obsolete cylinder/head/sector addressing. Each partition has a type, a UID
and optionally a label – a name that you choose and that you can use to
identify the partition in
/etc/fstab and elsewhere. The bootloader is on a
partition of type “EFI System”, formatted with a vFAT (“msdos”) file system.
Of note is that UEFI and GPT are used on other platforms as well: For instance, modern ARM systems (such as the Pinebook Pro) have a UEFI bootloader and use GPT partitioning. There are also some MIPS systems using UEFI, and more. Depending on the age of the PC, there is either a choice between BIOS and UEFI boot, or UEFI is mandatory. –
My PC is from 2016, so both ways are supposed to work. In my old setup, I
used GRUB (the GRand Unified Bootloader) to show a boot menu and boot either
Windows or NetBSD, using its
i386-pc architecture, i.e. BIOS boot.
To set up a GRUB partition, I booted from a grml.org Linux live system and
grub-install command, after creating and mounting a Linux MBR
partition. To my surprise, it defaulted to a UEFI version of GRUB. Thus, I
re-did the partitioning using a GPT (through
cgdisk) and installed GRUB:
mkfs.msdos /dev/nvme0n1p1 mount /dev/nvme0n1p1 /mnt grub-install --efi-directory=/mnt /dev/nvme0n1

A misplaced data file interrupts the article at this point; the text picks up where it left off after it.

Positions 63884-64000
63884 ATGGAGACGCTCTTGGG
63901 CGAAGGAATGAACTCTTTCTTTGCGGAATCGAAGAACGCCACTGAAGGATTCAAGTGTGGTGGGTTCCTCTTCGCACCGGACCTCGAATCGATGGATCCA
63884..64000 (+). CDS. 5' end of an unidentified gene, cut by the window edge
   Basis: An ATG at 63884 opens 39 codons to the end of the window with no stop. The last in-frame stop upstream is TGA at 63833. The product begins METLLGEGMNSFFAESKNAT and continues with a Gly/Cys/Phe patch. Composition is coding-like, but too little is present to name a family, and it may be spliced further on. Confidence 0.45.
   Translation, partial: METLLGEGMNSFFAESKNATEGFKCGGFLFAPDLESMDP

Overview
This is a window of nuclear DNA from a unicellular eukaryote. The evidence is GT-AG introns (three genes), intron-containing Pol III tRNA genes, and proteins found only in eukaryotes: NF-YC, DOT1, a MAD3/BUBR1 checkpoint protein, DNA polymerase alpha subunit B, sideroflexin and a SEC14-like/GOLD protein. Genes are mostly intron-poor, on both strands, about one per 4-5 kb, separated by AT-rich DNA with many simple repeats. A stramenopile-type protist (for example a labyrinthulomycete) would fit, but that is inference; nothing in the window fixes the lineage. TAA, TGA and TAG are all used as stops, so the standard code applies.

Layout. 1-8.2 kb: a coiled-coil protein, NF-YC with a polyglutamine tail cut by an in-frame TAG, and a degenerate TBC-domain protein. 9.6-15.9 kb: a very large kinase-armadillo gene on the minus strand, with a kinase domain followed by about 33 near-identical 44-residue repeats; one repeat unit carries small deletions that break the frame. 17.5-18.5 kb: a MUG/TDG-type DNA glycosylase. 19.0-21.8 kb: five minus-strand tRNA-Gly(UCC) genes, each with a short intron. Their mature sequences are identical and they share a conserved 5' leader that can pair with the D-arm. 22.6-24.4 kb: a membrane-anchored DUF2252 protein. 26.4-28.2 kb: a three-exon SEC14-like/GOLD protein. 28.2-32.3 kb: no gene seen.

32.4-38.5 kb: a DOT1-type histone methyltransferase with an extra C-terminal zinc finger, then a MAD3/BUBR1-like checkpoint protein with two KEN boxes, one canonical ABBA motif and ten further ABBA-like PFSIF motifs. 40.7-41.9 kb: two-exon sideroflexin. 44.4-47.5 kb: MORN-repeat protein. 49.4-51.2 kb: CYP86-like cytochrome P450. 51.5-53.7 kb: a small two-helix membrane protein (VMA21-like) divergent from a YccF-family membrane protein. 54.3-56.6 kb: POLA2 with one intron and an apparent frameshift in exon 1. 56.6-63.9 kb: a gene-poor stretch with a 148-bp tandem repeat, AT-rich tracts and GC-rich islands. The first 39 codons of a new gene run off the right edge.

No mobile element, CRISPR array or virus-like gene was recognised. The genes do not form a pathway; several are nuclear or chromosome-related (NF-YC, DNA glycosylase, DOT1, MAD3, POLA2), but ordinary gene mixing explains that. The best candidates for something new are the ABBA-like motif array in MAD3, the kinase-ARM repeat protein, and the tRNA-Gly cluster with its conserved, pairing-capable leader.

Rebooting gave me a GRUB shell in a tiny, barely readable font on my 4K screen. Surprise: Manually booting NetBSD resulted in an error message
No suitable video mode found. Booting in EFI blind mode.
And there was no more console output from NetBSD. If someone reading this article knows how to fix this, I would be glad for a tip :)
One Windows restore later …
Next, I booted from the Windows install / rescue stick. In the second screen, I selected “Repair your computer”, then “System Image Restore”.
Keeping in mind that the image was created on a system with BIOS boot, I was nonetheless surprised at what happened to the drive:
- The GPT partition table was gone, instead there was an MBR partition table.
- Windows reserved three out of four primary partition entries for itself
C:and a hidden “rescue” partition). The EFI partition was moved, no longer mountable and turned into a
0x83(Linux) partition type.
- Reset boots straight into Windows.
- My favorite dysfunction: The rescue and Linux partition were relocated to
the start of the free space, preventing extending the
C:drive with the free space – the very reason I had gone through all this hassle.
I fixed the latter issue by deleting and recreating the GRUB partition (see below) as well as moving the Windows “rescue” partition thing using
gparted on grml.
GRUB install the second
This time, I created a new primary partition (entry #4) of type
(Linux), formatted it as ext2 and installed GRUB:
mke2fs /dev/nvme0n1p4 mount /dev/nvme0n1p4 /mnt grub-install --boot-directory=/mnt --target=i386-pc /dev/nvme0n1
At this point, I also populated
/mnt/grub/grub.cfg with the contents of the
And this actually worked!
Addendum: Now, Windows no longer shuts down correctly, no idea what’s up *with that. Rebooting does the right thing though.